5 Telltale Signs Your Child is Struggling with Depression

A child struggling with depression looking into space
Something seems to be off with your child, but you can’t put your finger on it. They say they’re okay, but you can tell something is bothering them.

One question you might be asking yourself is, “Does my child have depression?

Understanding your child can be challenging. After all, many young people can be prone to unruly behaviour or swift mood changes, and it’s part of growing up, especially around puberty.

Remember, you know your child better than anyone. So, if you think something else is going on—even when pushing past surface-level behaviour—then, more than likely, something is indeed wrong.

Consider these five telltale signs that your child might be struggling with depression.

1. Low Energy Level

One sign that your child is struggling with depression is that they have a lower than usual energy.

Of course, not every child will be the energetic kind, bouncing off the walls and such.

Yet, even calm children will still have the energy to play, explore, and interact with their parents and friends.

Consider if your child’s energy has changed recently. For example, do they seem sluggish or tired most of the time? Do they have less energy for or interest in the things they typically enjoy?

2. Troubling Thoughts

Another telltale sign of depression in children is when they experience dark thoughts.

These thoughts may be troubling and even frightening to your child. Also, it’s unlikely your child will come out and tell you about the negative thoughts in their mind. Yet, their thoughts will still bubble to the surface.

One way to identify negative thoughts is by observing any art your child creates, including doodles or sketches. Have they been drawing pictures that seem troubling to you?

Another observant strategy is to listen closely to the words or phrases they use. When a young person is depressed, they might use more negative, darker language, catching you off guard. Such language can be particularly apparent on social media or in conversations with friends.

3. Increased Anger or Defiance

Anger and defiance can affect anyone struggling with depression, whether they are an adult or a child.

When you are depressed, your ability to cope with stressful situations diminishes. As a result, you may become grumpy and quickly lash out at others at the drop of a hat.

Think about it for a moment. Has your child become more surly and angry lately? Have you found yourself asking how a seemingly minor disagreement could blow up into a raging argument?

While such mood changes are common during adolescence, they can be a sign of depression, too. Again, careful observation is the key.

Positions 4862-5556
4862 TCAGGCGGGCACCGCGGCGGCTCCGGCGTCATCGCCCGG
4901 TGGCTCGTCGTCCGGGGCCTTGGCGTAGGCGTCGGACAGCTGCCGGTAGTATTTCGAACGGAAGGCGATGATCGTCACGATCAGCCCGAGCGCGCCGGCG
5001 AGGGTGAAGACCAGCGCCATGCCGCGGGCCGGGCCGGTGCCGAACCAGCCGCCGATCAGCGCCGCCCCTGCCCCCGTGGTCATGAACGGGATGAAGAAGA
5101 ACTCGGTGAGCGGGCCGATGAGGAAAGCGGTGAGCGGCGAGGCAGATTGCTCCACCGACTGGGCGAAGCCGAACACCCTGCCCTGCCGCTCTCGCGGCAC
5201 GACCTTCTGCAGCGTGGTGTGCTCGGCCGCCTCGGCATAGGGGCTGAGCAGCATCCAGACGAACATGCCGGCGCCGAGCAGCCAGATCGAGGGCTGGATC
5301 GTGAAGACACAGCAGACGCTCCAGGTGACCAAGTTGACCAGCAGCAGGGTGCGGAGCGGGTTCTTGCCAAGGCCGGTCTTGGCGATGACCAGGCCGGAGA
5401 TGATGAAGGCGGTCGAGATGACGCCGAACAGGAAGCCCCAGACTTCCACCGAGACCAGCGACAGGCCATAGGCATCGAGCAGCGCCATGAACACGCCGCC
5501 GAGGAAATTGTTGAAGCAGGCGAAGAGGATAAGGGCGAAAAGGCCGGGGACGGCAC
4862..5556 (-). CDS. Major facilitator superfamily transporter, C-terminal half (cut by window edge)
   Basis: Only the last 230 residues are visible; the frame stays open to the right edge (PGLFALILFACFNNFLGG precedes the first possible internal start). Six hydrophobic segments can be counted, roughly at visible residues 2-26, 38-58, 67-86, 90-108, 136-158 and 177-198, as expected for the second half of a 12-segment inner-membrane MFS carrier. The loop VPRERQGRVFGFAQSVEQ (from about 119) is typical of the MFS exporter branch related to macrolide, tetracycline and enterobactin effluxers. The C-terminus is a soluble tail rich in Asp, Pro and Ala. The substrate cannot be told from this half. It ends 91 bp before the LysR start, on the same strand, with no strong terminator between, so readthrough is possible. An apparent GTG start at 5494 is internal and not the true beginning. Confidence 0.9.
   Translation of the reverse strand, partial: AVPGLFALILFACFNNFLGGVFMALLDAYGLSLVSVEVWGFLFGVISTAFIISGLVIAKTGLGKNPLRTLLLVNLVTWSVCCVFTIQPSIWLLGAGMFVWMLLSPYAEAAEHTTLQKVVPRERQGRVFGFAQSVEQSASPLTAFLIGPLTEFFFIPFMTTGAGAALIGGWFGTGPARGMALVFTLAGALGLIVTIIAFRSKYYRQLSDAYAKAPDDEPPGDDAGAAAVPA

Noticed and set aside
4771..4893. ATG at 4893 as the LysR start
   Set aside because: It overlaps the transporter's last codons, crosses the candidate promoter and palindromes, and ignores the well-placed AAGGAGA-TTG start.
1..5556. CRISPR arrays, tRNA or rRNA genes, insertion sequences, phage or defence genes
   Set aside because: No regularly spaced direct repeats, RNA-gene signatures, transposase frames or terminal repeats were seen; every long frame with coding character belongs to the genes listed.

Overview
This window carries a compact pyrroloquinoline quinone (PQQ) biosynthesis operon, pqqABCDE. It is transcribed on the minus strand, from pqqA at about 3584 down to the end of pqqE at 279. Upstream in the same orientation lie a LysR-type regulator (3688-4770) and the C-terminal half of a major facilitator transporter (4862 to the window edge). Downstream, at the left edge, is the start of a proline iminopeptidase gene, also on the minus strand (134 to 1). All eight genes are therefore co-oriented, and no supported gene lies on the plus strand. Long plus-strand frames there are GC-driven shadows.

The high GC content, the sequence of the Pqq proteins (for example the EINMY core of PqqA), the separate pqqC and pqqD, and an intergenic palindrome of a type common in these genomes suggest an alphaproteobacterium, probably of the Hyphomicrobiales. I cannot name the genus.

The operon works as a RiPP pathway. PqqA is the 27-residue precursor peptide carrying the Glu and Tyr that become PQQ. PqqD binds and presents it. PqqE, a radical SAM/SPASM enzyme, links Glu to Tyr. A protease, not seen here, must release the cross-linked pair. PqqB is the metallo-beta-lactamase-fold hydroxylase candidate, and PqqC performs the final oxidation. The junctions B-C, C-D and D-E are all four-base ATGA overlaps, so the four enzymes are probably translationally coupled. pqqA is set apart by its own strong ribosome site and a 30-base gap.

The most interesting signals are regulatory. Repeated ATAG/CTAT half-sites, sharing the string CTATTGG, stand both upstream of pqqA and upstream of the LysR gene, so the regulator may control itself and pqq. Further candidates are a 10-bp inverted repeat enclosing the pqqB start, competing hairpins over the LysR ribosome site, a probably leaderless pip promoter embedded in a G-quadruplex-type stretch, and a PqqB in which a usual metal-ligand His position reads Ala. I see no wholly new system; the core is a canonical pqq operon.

4. Changes in Eating Habits

Your child’s eating habits might also be affected by depression.

On the one hand, they may choose to refrain from eating, while on the other, they might overeat. These differences in eating patterns can lead to noticeable fluctuations in their weight.

If they are not eating enough, they may be feeling too sad or have too little energy to care about eating. While eating too much might indicate your child is using food to cope with their uncomfortable feelings.

Either way, unhealthy eating habits are harmful not just to their mental health but also to their physical health.

5. Altered Sleep Patterns

Did your child fall asleep quickly but now struggles to get a whole night’s rest? Do they wake up feeling groggy, which only sours their mood?

Kids need sleep: it’s crucial to their development. However, depression can have adverse effects on sleep patterns.

Some depressed children may not get enough sleep as spiralling thoughts keep them awake. Others may go the other way, sleeping to numb the pain they feel.

Either way, these altered sleep patterns make it hard for them to function when they are awake.

Poor sleep can reduce our ability to focus or concentrate on the tasks at hand, affecting our ability to think or perform complex tasks. As a result, schoolwork, exam grades and general performance can decline.

Is it just adolescence?

Many of the signs of depression we have discussed can be associated with growing up, too. However, if you notice multiple signs that your child might be suffering from depression, take heed. The longer depression is left untreated, the harder it is to resolve.

Be Aware of the Time Frame

It is important to note how long your child has been displaying signs of depression and whether or not the symptoms of depression are getting worse.

Of course, you can’t make a diagnosis. But, you can be aware of how long your child has had symptoms that might indicate depression.

In general, if your child has displayed symptoms for two weeks or more, it’s time to seek help.

Getting Help

As a parent, you only want the best for your child and ensure that they are happy. Yet, you might feel powerless when depression strikes, possibly blaming yourself, even.

By knowing the telltale signs of depression, you can make sure your child gets the help they need as soon as possible. And the earlier depression is identified, the easier it can be to address

Please reach out today if you’d like support navigating this challenging condition. In addition to private counselling services like our own, your GP might offer advice, and some schools now provide a counselling service. You can also contact the Child & Adolescent Mental Health Services (CAHMS).

If you want to talk with someone about your concerns, please call us on 0151 329 3637 or complete our online referral form. You can also email enquiries@counselling-matters.org.uk. It is far better to address your concerns early. Call today.


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